Posts Tagged ‘160443w’

Depicting the Experience

Wednesday, June 1st, 2016

Travel often takes me away from the studio for days or even weeks at a time.  These excursions are fun, informative, and usually provide me with sufficient photographic reference material to work from for quite some time to come.  But it also interferes with the continuity of both my production and my ongoing studies.  The question about how to make the most productive use of my time is always in the back of my mind.  If I focus on art, it usually takes time and attention away from the people my husband and I may be visiting or limits the range of what we spend time seeing in a new environment.

So I usually find it necessary to compromise, taking quick shots with my camera, trying to quickly commit to memory the color relationships, characteristic lines or rhythms, and details that attract me to the scenes I shoot, and then moving on to actually experience and enjoy the situation or event.

Recording a photographic or painted image as an isolated scene is usually not sufficient to endow the image with much meaning.  It is enriched by the experience surrounding the image so that when I begin to draw or paint the scene a viewer can sense more than the scene alone can express.  What is the physical and emotional atmosphere?  How does it affect my feelings toward it or experience of it?  What do I want to share with others about my response to what is happening? To make the most of my time, I need to be able to imbue my work with a sense of the overall experience, even as a journalist expresses through an anecdote a microcosmic expression of a larger story.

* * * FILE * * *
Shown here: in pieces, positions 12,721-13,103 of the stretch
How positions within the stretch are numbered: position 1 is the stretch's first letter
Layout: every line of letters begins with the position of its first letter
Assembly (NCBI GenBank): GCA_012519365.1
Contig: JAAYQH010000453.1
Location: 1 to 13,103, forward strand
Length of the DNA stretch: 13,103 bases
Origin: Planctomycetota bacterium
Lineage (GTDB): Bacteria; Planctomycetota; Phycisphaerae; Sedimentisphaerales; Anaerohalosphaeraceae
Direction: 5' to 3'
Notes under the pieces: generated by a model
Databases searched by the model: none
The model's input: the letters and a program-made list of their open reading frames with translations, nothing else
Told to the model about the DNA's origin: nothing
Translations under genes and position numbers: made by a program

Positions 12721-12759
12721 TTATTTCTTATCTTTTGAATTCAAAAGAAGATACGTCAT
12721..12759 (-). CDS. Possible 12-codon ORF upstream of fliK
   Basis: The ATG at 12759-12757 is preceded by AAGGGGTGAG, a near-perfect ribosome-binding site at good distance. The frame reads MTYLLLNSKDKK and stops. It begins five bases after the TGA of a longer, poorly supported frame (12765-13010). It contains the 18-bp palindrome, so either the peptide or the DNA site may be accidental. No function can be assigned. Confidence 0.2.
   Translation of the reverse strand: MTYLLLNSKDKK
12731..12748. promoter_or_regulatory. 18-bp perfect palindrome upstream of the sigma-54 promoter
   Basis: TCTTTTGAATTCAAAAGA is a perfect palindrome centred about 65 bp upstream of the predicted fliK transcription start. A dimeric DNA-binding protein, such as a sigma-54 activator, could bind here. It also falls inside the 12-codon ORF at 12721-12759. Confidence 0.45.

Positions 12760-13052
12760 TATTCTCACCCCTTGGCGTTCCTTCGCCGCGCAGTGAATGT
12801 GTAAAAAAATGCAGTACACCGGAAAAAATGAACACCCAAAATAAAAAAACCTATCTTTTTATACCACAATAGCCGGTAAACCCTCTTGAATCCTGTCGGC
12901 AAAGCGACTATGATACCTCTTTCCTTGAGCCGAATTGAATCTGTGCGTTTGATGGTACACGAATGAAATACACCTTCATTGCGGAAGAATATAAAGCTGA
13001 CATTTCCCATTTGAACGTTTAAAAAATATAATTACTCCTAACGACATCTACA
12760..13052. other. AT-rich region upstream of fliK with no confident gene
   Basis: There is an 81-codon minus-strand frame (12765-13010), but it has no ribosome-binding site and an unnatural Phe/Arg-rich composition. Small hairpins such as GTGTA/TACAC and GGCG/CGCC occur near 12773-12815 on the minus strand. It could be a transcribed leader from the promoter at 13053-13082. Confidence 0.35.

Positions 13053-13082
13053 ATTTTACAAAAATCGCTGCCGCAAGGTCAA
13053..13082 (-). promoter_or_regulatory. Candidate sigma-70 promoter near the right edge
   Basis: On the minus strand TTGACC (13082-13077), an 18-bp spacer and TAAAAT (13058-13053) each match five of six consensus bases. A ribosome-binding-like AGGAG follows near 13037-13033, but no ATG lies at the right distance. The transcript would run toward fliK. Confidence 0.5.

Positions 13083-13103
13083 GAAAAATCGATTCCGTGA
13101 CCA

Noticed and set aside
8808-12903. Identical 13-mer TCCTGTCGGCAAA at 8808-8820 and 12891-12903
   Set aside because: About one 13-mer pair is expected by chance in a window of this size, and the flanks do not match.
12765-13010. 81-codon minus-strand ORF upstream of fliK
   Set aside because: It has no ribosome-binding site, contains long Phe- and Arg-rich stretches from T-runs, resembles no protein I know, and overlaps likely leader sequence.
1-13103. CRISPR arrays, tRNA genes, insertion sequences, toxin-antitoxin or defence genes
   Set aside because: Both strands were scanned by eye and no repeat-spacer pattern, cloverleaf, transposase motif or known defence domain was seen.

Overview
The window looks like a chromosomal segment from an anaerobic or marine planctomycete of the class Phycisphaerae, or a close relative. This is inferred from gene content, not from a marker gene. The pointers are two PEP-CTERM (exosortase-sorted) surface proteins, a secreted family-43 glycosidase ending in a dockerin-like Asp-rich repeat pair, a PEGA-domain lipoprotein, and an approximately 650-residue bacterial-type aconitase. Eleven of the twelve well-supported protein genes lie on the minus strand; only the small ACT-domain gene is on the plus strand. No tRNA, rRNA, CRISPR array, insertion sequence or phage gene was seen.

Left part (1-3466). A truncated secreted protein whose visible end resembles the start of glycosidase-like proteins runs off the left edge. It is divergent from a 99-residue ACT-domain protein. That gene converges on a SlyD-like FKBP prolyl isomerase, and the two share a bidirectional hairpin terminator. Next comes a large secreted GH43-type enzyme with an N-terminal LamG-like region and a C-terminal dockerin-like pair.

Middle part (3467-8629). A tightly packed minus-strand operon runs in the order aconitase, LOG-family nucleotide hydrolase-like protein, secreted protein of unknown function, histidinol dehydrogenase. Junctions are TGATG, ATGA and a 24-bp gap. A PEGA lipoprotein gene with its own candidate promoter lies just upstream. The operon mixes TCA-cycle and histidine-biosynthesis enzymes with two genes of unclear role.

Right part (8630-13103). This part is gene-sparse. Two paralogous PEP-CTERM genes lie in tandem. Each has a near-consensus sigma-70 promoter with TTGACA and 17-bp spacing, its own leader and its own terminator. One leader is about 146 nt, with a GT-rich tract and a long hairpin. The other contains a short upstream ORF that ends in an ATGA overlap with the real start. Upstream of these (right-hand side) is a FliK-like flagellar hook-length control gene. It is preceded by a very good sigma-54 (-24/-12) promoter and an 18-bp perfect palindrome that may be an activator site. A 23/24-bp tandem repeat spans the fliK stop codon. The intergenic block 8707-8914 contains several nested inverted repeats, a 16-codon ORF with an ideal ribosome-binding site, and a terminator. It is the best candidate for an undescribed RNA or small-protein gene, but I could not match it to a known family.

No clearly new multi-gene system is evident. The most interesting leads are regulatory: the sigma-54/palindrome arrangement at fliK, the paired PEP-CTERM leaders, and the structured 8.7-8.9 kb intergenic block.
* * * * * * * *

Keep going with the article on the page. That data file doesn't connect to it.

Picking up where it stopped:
This spring, I took a long cruise that limited my access to all but very simple equipment – mostly pens, pencils, and a little watercolor travel kit.  One of the great pleasures I found during our days at sea was the opportunity to meet an informal group of creative women who were working on various types of textile work.  It was a relaxed group who all managed to accomplish quite a lot in our limited time together.  We met almost daily to chat, pursue our various arts or crafts, and share designs and ideas; and we quickly developed a lovely rapport.

Meanwhile, I took advantage of the rare vacation opportunity to indulge my own art. So I focused on sketching and quick watercolor studies of members of the group.  In the following sketch I tried to capture the sense of comfortable camaraderie we shared while pursuing our work.

160443w Knitting & Nattering

160443w Knitting & Nattering

The ladies graciously served as unselfconscious models for me, and I hope I was able to leave them with unique, personalized mementos of our time together.